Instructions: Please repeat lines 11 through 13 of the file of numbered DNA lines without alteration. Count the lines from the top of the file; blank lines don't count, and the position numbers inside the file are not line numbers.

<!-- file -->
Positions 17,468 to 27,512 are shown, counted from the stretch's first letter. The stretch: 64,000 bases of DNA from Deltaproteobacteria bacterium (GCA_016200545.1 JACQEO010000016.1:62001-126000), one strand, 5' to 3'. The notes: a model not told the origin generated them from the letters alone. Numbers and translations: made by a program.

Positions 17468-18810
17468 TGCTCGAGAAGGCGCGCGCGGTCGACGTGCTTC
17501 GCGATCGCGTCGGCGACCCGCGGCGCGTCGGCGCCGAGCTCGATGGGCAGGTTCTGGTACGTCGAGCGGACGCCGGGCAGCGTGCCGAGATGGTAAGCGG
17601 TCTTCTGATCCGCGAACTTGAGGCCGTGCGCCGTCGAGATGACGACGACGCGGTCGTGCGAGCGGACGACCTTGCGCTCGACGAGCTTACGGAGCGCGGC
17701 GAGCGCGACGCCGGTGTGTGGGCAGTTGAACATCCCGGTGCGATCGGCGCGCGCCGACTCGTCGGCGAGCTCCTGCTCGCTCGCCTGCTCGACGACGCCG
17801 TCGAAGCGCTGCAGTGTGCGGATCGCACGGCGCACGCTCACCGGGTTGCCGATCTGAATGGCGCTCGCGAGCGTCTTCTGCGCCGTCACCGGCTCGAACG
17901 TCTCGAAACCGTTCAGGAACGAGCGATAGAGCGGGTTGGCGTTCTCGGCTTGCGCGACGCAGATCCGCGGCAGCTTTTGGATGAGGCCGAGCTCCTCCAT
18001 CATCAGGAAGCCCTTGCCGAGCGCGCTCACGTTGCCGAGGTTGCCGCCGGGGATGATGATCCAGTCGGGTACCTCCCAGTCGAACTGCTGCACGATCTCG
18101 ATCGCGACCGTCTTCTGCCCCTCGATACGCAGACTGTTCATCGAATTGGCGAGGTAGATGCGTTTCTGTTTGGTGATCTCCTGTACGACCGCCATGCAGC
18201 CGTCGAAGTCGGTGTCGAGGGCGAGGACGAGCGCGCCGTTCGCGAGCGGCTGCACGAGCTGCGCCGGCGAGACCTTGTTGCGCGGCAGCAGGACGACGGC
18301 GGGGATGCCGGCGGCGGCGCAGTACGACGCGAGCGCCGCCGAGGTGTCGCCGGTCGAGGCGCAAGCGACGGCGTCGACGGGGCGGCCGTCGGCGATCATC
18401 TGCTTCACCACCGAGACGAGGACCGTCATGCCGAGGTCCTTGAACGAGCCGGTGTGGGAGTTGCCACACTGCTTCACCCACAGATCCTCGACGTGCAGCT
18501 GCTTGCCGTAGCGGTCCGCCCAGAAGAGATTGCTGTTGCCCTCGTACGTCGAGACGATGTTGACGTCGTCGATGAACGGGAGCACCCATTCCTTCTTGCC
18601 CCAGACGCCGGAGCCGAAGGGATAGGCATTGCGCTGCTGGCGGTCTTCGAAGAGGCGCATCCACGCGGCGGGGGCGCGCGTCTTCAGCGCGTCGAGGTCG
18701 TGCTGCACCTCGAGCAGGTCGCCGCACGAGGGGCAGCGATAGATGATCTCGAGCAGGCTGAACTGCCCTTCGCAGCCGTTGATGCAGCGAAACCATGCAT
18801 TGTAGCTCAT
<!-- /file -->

18201 CGTCGAAGTCGGTGTCGAGGGCGAGGACGAGCGCGCCGTTCGCGAGCGGCTGCACGAGCTGCGCCGGCGAGACCTTGTTGCGCGGCAGCAGGACGACGGC
18301 GGGGATGCCGGCGGCGGCGCAGTACGACGCGAGCGCCGCCGAGGTGTCGCCGGTCGAGGCGCAAGCGACGGCGTCGACGGGGCGGCCGTCGGCGATCATC
18401 TGCTTCACCACCGAGACGAGGACCGTCATGCCGAGGTCCTTGAACGAGCCGGTGTGGGAGTTGCCACACTGCTTCACCCACAGATCCTCGACGTGCAGCT